By Marcus Sotiriou, Market Analyst at a publicly listed digital asset broker GlobalBlock (TSXV:BLOCKS).
As Bitcoin consolidates around $24,000, there has been progressive progress with crypto regulation globally. Firstly, global payments giant Ingenico, which has 40 million terminals in 37 countries, now accepts crypto payments in France as it integrates a digital asset platform. In addition, personal Bitcoin wallets will not be banned by the new EU anti-money laundering law, so people will be allowed to legally participate in self-custody in the EU – a huge win for crypto enthusiasts and digital asset platforms that exercise self-custody. Moreover, the Mayor of Lugano in Switzerland has revealed that in March they will be launching a spring school program for Bitcoin education.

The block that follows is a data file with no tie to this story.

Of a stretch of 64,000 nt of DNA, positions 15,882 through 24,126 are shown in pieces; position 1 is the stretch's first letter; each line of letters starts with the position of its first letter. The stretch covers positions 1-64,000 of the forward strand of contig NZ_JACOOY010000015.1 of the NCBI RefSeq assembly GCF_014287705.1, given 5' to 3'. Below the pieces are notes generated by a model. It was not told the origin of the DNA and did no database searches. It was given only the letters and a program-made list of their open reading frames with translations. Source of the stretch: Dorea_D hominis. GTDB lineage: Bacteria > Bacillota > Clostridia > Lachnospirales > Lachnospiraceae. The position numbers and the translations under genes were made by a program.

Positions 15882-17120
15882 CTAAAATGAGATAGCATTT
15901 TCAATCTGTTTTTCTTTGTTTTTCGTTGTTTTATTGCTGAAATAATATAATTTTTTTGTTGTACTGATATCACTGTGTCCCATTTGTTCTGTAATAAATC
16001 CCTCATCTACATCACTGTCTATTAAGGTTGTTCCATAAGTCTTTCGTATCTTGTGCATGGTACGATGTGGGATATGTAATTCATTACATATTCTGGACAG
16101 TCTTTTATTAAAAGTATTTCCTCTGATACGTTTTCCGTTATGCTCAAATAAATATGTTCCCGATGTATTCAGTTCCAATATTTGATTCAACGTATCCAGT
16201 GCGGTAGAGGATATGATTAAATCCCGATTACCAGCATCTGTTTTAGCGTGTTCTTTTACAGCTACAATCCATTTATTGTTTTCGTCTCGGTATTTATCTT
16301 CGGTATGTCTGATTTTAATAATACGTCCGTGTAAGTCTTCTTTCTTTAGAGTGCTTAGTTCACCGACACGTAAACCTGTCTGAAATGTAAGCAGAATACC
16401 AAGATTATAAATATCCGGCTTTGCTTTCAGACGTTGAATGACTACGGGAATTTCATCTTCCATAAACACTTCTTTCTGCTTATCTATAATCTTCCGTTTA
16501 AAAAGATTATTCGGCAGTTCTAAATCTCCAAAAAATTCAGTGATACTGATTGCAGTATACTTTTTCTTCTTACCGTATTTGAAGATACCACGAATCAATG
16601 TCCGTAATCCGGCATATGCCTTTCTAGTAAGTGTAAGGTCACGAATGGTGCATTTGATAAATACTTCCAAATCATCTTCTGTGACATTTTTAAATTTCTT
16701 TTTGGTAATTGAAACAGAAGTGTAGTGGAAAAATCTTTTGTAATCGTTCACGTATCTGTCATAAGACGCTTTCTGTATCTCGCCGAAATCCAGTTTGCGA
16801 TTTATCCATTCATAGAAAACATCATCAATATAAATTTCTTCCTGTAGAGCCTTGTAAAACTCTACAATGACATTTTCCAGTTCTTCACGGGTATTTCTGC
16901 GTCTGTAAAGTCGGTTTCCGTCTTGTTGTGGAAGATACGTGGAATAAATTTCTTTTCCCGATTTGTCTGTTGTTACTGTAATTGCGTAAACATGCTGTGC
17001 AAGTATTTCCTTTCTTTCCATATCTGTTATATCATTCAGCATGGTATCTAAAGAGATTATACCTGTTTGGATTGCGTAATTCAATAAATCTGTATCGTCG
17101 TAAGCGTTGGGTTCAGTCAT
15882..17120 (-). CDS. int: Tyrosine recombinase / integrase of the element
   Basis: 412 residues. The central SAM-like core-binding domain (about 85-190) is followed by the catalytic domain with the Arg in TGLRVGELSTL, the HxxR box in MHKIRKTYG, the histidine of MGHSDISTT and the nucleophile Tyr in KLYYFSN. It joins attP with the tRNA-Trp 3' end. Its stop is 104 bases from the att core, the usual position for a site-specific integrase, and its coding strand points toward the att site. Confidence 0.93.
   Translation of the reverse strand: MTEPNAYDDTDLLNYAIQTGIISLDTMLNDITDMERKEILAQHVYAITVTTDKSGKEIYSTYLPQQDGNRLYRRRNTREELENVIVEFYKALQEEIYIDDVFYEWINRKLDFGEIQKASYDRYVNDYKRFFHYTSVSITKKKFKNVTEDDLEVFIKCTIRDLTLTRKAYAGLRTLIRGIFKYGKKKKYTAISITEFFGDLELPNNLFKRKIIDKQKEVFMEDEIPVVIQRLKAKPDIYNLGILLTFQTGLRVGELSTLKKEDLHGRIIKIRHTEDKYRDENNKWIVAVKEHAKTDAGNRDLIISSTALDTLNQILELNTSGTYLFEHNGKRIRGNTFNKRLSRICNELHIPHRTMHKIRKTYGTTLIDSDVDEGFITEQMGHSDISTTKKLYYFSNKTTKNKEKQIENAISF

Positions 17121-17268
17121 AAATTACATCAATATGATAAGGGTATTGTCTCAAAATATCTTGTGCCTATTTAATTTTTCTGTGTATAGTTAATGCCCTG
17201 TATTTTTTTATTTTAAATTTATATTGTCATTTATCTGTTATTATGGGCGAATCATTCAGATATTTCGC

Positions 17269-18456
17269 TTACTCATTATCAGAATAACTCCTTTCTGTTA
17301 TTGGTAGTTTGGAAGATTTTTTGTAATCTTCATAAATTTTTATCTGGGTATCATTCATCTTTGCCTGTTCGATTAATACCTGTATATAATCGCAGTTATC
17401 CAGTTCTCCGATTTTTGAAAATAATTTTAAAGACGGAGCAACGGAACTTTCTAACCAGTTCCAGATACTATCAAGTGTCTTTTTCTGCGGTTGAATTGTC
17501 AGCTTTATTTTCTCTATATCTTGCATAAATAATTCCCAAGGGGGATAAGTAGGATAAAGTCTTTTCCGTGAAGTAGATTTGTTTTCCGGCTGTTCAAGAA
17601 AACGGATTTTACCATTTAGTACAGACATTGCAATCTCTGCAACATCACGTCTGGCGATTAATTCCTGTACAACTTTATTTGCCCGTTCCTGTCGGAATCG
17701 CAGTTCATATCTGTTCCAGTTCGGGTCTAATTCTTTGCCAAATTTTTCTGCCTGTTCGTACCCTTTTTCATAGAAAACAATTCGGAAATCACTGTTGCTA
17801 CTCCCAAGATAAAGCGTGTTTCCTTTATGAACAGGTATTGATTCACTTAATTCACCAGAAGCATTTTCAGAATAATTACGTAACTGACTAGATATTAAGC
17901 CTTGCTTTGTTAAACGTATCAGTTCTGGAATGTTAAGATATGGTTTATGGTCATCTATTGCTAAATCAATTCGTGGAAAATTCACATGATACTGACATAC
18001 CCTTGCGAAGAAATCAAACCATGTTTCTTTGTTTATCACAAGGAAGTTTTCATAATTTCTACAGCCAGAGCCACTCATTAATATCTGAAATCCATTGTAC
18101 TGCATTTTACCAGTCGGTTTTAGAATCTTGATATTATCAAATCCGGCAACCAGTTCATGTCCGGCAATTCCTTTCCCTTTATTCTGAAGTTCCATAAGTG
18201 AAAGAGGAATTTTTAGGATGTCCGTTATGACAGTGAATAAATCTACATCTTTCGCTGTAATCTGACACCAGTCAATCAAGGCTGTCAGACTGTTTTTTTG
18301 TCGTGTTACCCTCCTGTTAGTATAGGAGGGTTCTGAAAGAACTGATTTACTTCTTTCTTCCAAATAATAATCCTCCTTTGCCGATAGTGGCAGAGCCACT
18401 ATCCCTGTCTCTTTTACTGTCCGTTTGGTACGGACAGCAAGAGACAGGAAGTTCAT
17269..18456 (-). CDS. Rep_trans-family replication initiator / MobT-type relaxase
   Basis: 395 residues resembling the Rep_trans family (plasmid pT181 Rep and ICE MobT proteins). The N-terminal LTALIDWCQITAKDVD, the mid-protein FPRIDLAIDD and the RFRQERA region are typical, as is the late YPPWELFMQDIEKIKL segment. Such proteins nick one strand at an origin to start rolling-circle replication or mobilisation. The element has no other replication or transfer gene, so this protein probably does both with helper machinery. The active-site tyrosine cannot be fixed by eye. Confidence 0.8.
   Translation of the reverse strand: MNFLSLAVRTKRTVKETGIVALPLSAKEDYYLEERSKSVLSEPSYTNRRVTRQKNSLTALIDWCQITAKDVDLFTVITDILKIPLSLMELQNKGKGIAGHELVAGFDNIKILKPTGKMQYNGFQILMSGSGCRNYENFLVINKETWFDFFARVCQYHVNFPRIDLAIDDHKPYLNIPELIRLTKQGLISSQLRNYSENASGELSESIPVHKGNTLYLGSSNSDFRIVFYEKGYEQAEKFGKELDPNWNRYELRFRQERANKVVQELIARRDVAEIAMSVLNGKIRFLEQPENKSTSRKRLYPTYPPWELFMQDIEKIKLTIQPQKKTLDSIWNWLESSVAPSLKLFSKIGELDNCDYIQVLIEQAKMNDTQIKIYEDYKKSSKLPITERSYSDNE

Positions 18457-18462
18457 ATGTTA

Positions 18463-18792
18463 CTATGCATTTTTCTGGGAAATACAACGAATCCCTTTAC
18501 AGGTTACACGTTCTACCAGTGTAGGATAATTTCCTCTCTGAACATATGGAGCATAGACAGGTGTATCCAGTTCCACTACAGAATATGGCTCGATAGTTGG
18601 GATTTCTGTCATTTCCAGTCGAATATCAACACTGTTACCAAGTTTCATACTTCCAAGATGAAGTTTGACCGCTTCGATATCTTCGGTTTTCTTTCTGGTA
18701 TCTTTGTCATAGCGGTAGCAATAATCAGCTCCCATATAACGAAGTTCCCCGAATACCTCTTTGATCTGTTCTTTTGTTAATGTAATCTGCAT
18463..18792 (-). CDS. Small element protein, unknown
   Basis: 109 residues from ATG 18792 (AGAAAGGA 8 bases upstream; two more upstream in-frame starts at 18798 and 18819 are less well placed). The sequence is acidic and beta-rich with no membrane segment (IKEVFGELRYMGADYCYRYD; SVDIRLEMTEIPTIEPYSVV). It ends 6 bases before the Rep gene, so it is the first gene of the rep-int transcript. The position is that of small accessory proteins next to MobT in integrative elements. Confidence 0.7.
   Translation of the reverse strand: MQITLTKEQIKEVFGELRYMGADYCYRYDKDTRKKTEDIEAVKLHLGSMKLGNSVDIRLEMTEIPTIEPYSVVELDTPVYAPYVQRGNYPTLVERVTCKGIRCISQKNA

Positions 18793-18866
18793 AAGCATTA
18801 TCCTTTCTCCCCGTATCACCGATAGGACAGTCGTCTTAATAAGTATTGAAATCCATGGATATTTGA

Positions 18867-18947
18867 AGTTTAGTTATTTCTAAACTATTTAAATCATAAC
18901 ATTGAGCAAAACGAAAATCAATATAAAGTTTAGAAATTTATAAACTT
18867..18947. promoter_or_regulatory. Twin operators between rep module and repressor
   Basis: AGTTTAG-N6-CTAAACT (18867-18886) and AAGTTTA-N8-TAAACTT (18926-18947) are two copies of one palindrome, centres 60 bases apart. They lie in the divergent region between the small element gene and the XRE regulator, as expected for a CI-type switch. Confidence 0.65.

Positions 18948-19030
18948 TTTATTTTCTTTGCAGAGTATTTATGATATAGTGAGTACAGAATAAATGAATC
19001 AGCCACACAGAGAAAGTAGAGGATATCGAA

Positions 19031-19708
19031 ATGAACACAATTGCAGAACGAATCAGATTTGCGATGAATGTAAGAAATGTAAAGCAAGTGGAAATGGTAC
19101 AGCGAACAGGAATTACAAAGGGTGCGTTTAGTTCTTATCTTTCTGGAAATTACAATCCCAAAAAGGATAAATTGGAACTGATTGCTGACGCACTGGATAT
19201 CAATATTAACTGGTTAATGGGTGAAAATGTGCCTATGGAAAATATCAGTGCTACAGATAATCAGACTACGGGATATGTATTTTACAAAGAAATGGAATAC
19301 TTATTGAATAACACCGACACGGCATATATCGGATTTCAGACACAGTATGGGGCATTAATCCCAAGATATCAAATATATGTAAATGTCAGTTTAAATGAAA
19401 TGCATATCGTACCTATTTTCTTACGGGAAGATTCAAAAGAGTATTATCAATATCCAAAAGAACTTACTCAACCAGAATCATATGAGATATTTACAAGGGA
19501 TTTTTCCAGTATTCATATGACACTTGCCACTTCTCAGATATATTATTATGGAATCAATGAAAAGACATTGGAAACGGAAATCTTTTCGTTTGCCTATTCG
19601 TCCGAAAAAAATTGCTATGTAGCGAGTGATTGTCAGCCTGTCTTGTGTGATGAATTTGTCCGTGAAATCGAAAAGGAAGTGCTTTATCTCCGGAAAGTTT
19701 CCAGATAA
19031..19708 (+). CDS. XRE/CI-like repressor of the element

In the US, a congressman has introduced legislation that would prevent the Federal Reserve from issuing a CBDC – whether or not this law achieves this remains to be seen, but I think it is a step in the right direction for US residents, with a lack of sovereign rights. brought by CBDC.
This progress contradicts recent US regulatory action, as New York and Federal financial regulators have opposed a $1.02 billion deal by Binance.US to buy Voyager assets. Bankrupt digital asset platform Voyager previously argued that the NYDFS’s objections were “hypocritical” because regulators themselves limited the ability to distribute crypto.
But the positive developments in other regions, as noted above, are a reminder that crypto is a global asset class and the US is at risk of being left behind.